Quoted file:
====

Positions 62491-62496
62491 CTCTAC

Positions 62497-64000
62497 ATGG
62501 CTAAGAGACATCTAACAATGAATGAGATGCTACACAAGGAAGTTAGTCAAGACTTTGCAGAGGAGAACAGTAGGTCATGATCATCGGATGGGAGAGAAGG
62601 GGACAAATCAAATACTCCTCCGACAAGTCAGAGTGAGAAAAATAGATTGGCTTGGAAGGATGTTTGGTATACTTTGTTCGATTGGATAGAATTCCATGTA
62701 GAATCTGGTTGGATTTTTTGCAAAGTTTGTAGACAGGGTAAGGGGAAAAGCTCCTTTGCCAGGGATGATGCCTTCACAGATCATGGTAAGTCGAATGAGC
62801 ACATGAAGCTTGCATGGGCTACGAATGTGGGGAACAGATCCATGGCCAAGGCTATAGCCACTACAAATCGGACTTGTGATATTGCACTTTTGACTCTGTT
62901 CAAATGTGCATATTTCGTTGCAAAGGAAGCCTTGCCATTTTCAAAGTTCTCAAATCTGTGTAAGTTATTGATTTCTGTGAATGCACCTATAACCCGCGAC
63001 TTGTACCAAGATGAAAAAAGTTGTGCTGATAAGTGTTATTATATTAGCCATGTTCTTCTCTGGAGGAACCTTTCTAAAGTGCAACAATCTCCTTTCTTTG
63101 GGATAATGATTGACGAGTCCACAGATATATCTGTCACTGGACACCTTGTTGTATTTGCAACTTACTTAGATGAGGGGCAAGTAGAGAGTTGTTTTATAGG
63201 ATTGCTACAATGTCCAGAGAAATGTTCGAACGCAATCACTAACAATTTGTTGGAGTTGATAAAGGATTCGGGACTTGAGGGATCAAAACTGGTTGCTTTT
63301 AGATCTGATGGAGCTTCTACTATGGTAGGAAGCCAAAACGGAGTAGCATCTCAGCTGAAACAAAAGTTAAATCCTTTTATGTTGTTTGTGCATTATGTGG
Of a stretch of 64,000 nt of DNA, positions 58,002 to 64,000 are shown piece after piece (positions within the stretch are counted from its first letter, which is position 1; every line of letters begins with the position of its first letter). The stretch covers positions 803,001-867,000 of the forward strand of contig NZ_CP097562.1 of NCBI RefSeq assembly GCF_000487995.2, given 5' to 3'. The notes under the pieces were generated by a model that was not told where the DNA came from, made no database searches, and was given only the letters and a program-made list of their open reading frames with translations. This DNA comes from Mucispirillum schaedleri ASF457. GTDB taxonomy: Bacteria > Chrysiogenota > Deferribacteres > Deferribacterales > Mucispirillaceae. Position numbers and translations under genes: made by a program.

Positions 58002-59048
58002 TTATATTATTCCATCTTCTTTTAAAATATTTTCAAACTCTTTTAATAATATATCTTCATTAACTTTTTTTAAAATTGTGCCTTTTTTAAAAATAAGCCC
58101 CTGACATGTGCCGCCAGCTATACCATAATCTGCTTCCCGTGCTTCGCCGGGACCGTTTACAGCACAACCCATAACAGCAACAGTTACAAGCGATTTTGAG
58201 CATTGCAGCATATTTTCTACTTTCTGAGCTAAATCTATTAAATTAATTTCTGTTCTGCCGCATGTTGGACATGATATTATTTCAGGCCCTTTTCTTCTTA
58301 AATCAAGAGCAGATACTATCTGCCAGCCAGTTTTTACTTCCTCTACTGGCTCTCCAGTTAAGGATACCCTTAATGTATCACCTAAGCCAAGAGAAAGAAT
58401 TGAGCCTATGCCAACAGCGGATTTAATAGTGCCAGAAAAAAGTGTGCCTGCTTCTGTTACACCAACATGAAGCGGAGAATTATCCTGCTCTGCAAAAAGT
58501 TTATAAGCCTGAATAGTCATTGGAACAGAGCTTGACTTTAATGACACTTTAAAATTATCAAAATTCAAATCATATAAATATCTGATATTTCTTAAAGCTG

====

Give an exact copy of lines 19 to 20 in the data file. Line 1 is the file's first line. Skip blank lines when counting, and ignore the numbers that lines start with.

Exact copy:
58301 AATCAAGAGCAGATACTATCTGCCAGCCAGTTTTTACTTCCTCTACTGGCTCTCCAGTTAAGGATACCCTTAATGTATCACCTAAGCCAAGAGAAAGAAT
58401 TGAGCCTATGCCAACAGCGGATTTAATAGTGCCAGAAAAAAGTGTGCCTGCTTCTGTTACACCAACATGAAGCGGAGAATTATCCTGCTCTGCAAAAAGT